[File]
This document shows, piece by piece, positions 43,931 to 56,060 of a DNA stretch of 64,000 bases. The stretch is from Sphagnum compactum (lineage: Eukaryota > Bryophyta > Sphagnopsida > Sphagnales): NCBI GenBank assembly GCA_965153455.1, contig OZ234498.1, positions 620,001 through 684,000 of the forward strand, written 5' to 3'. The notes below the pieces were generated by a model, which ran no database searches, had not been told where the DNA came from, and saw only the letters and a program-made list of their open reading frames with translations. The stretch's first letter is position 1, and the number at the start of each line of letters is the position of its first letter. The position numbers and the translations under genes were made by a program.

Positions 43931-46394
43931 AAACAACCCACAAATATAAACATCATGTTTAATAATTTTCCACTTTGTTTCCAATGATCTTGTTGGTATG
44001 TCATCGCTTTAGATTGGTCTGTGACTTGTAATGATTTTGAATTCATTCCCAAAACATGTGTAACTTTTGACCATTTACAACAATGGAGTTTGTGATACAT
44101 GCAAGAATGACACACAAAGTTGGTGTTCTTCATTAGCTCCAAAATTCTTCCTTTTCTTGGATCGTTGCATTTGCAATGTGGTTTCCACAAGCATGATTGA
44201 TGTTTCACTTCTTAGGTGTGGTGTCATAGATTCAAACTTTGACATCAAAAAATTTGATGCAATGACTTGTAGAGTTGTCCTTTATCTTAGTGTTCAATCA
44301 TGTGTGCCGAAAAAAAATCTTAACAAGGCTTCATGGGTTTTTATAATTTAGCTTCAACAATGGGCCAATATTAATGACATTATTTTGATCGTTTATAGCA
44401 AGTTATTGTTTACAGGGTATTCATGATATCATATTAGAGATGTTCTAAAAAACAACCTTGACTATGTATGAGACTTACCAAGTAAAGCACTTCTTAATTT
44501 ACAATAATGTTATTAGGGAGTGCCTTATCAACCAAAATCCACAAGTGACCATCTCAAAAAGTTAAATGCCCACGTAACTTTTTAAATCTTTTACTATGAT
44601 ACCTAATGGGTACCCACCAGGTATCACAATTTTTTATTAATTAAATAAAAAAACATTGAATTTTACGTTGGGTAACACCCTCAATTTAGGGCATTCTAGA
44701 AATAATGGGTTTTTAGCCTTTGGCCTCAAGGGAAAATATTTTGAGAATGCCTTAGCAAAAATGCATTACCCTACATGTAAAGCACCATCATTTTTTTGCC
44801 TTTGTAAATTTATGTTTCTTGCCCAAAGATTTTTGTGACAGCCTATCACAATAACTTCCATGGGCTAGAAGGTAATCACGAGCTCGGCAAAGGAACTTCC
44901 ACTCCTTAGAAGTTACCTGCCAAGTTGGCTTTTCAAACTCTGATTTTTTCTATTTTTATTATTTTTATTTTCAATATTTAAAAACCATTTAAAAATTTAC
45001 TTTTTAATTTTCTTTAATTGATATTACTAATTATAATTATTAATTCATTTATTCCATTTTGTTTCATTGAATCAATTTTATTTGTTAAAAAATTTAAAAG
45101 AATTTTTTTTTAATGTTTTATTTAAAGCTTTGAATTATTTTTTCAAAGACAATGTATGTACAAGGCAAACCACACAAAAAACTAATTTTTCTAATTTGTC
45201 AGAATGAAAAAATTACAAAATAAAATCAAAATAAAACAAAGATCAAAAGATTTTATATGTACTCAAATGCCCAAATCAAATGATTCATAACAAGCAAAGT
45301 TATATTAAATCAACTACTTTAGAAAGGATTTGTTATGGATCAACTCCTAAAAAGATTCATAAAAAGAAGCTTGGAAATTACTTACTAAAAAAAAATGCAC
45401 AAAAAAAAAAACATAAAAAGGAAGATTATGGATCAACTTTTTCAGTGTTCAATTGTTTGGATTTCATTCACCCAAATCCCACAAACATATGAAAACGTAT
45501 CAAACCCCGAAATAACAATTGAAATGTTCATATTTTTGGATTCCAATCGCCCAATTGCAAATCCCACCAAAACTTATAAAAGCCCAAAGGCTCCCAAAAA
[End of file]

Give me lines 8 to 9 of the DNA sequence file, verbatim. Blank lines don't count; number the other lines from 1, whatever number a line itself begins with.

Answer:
44401 AGTTATTGTTTACAGGGTATTCATGATATCATATTAGAGATGTTCTAAAAAACAACCTTGACTATGTATGAGACTTACCAAGTAAAGCACTTCTTAATTT
44501 ACAATAATGTTATTAGGGAGTGCCTTATCAACCAAAATCCACAAGTGACCATCTCAAAAAGTTAAATGCCCACGTAACTTTTTAAATCTTTTACTATGAT